GFCI plug question

Discussion in 'General Electronics Chat' started by 1-3-2-4, Nov 10, 2013.

  1. 1-3-2-4

    Thread Starter Active Member

    Dec 26, 2008
    194
    1
    What is that thing with the little spring on it?
     
  2. MaxHeadRoom

    Expert

    Jul 18, 2013
    10,510
    2,369
    I would say it is the leakage detector trip operator?
    Max.
     
  3. ErnieM

    AAC Fanatic!

    Apr 24, 2011
    7,386
    1,605
    Either a thing-a-ma-bob or a doo-hicky.

    Final answer.
     
  4. 1-3-2-4

    Thread Starter Active Member

    Dec 26, 2008
    194
    1
    well I need to know what the spring part is for because i had an issue where it would not reset but when it's reset and you press the test, you can hear the GFCI buzz, about 4 presses caused a small flash inside but I don't see any damage, and it seems that part was laying on the resistor or the ground wire.
     
  5. #12

    Expert

    Nov 30, 2010
    16,257
    6,760
    I thought it was the solenoid that changes gears from agitate to spin...:confused:
     
  6. 1-3-2-4

    Thread Starter Active Member

    Dec 26, 2008
    194
    1
    Yeah I'm looking at it, seems to be a solenoid, assuming pressing the test causes it to trip what does it do push out? to touch the ground?
     
  7. Electric Al

    Member

    Nov 6, 2013
    58
    8
    That part with the spring on it is the plunger from a solenoid.

    Obviously it is Kaput !

    Don't try to repair it , throw it away . PLEASE !
     
  8. MaxHeadRoom

    Expert

    Jul 18, 2013
    10,510
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    Look for a cap etc that possibly keeps the plunger retained?
    Max.
     
  9. 1-3-2-4

    Thread Starter Active Member

    Dec 26, 2008
    194
    1
    In that cause I would just replace it with a non GFCI cord, it goes to a window AC and replacement cords start at $40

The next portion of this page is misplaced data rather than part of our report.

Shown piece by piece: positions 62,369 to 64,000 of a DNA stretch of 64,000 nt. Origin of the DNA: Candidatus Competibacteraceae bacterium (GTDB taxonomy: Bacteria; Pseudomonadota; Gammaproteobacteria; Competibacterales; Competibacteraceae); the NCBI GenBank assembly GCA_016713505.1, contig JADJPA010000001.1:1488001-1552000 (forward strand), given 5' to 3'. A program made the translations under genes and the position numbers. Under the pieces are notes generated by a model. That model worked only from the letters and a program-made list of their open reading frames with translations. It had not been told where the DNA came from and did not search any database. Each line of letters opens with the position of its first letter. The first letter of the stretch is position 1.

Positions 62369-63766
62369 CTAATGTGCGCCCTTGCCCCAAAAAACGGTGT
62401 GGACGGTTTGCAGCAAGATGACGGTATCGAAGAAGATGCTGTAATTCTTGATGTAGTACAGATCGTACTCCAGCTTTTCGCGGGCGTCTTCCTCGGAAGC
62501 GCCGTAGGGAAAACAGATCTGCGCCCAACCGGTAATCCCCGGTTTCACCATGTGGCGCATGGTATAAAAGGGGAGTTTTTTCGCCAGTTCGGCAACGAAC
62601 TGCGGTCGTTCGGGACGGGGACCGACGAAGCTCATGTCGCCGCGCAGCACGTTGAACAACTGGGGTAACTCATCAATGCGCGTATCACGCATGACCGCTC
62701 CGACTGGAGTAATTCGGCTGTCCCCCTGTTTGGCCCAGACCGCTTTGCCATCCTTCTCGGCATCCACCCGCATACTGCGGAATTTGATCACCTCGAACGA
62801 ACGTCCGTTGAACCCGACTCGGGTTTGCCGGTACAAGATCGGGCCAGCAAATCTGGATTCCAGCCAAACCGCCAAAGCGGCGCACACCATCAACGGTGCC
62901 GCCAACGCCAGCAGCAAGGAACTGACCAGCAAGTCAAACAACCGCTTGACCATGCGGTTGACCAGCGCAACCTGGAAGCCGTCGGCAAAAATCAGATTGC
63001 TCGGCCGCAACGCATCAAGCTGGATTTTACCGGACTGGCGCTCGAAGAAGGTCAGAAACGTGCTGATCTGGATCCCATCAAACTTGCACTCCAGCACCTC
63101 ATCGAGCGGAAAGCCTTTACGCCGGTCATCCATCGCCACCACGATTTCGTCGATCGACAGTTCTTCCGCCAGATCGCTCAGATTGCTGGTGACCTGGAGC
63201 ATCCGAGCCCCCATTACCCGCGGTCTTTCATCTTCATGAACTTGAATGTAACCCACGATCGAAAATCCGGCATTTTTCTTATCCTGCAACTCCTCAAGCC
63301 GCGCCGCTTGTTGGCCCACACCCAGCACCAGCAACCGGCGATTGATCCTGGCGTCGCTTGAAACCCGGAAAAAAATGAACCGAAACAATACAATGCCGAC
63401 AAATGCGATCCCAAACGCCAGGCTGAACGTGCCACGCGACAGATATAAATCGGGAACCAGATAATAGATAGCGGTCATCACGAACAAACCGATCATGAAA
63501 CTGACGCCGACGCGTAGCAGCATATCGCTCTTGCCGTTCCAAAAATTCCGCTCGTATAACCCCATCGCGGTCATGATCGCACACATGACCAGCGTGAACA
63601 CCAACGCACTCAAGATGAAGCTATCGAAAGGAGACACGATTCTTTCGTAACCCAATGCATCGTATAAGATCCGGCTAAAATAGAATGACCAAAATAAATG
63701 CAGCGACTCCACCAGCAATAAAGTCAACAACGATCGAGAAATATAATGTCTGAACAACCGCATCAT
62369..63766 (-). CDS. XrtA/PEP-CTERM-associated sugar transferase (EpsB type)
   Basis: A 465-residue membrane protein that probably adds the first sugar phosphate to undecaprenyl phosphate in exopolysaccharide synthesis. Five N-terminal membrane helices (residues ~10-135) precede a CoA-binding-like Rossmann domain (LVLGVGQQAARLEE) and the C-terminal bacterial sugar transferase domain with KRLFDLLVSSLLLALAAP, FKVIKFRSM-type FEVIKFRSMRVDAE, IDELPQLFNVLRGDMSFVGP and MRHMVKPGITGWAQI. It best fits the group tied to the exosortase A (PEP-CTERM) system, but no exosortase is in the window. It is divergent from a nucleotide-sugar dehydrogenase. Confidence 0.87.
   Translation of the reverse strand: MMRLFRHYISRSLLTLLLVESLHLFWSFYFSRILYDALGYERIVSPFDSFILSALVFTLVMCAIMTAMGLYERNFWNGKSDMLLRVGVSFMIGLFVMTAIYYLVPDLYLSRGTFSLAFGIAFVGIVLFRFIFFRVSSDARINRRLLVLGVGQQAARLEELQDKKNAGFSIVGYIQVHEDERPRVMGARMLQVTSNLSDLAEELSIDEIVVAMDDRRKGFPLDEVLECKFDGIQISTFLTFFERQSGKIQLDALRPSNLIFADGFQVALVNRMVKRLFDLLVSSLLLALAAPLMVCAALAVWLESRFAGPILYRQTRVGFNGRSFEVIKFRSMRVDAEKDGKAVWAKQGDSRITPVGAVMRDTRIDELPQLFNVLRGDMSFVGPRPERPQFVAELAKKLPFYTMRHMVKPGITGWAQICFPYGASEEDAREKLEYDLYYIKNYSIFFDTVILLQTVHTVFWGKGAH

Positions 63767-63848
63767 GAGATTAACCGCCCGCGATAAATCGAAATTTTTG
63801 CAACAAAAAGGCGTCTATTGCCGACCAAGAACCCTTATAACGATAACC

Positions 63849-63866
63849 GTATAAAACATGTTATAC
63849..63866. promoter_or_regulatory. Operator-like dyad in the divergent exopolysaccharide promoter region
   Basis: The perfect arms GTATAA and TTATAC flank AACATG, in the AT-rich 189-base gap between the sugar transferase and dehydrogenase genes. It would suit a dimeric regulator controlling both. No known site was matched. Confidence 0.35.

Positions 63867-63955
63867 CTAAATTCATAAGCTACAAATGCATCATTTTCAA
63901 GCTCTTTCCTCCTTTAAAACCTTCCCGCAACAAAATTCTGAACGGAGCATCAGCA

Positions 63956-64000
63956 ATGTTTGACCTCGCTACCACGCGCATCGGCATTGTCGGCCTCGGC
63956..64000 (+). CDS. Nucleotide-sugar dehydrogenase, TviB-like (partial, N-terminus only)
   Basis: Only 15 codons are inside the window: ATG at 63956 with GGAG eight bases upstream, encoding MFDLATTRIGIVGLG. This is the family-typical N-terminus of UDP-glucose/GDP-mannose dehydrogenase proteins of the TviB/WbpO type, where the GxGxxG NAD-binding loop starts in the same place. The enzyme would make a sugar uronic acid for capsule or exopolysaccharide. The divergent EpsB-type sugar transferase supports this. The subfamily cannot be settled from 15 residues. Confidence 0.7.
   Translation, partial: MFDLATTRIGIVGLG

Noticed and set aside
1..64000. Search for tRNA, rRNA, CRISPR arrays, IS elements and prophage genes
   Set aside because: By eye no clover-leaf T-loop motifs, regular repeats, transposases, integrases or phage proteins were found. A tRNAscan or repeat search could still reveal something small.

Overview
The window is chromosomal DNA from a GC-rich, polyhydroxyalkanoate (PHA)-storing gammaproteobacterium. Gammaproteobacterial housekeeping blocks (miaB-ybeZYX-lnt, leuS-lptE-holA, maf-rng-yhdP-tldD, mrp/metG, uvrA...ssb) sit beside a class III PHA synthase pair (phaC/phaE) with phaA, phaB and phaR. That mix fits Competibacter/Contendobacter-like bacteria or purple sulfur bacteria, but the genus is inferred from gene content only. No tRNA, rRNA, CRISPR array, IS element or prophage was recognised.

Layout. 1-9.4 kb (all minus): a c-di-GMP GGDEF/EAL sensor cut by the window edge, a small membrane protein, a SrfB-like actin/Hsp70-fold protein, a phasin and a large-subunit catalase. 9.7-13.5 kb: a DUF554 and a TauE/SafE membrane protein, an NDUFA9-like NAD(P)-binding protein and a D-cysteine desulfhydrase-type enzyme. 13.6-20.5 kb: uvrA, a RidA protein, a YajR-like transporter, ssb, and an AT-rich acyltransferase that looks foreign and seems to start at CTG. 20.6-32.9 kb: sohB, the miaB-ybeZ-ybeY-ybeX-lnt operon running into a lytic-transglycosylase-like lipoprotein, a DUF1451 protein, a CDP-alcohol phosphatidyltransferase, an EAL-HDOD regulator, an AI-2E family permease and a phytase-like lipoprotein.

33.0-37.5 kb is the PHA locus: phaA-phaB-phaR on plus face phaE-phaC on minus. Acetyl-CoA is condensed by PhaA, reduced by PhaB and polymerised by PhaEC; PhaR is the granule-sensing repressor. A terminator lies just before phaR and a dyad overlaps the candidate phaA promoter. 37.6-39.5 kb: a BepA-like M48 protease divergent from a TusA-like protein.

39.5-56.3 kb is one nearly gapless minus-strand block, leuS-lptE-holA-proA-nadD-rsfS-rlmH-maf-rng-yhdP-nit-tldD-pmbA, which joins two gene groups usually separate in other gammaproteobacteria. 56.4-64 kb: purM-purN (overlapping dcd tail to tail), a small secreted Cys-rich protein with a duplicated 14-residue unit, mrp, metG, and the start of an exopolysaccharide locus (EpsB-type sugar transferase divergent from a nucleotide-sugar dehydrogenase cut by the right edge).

10. Electric Al

    Member

    Nov 6, 2013
    58
    8
    Was it specd for your window shaker to be plugged into a gfci protected circuit ?
     
  11. killivolt

    Active Member

    Jan 10, 2010
    342
    310
    You wouldn't think so, the AC unit probably on startup would exceed the GFI?

    But, then again if the GFI is rated for it, who knows?

    Does it have specs on it?

    Edit: After some reading apparently it's used where there is an increase in Electrocution. Outside or around pools, mostly moisture related. If this is or was a child's bedroom or such you might find it there. Otherwise, like you said just replaced it with a regular outlet.
     
    Last edited: Nov 10, 2013
  12. jfwfmt

    New Member

    Nov 10, 2013
    4
    2
    GFCI don't care about current, only differential current. Standard GFCI receptacle will handle a current of 20A. They contain a current transformer with the hot wire going through in one direction and the neutral wire going through the other way. It is designed to trip on a differential current in excess of 6mA.

    Just trashing a GFCI plug on an appliance is not a good idea. It is there for a reason - to protect from shock. If you don't get the exact replacement cord/plug, you can put a GFCI receptacle in the box you are plugging into to. If you are not qualified to do that, you can get portable GFCI.

    Remember the air conditioner has water condensate in it during operation. A failure can be fatal.
     
    killivolt likes this.
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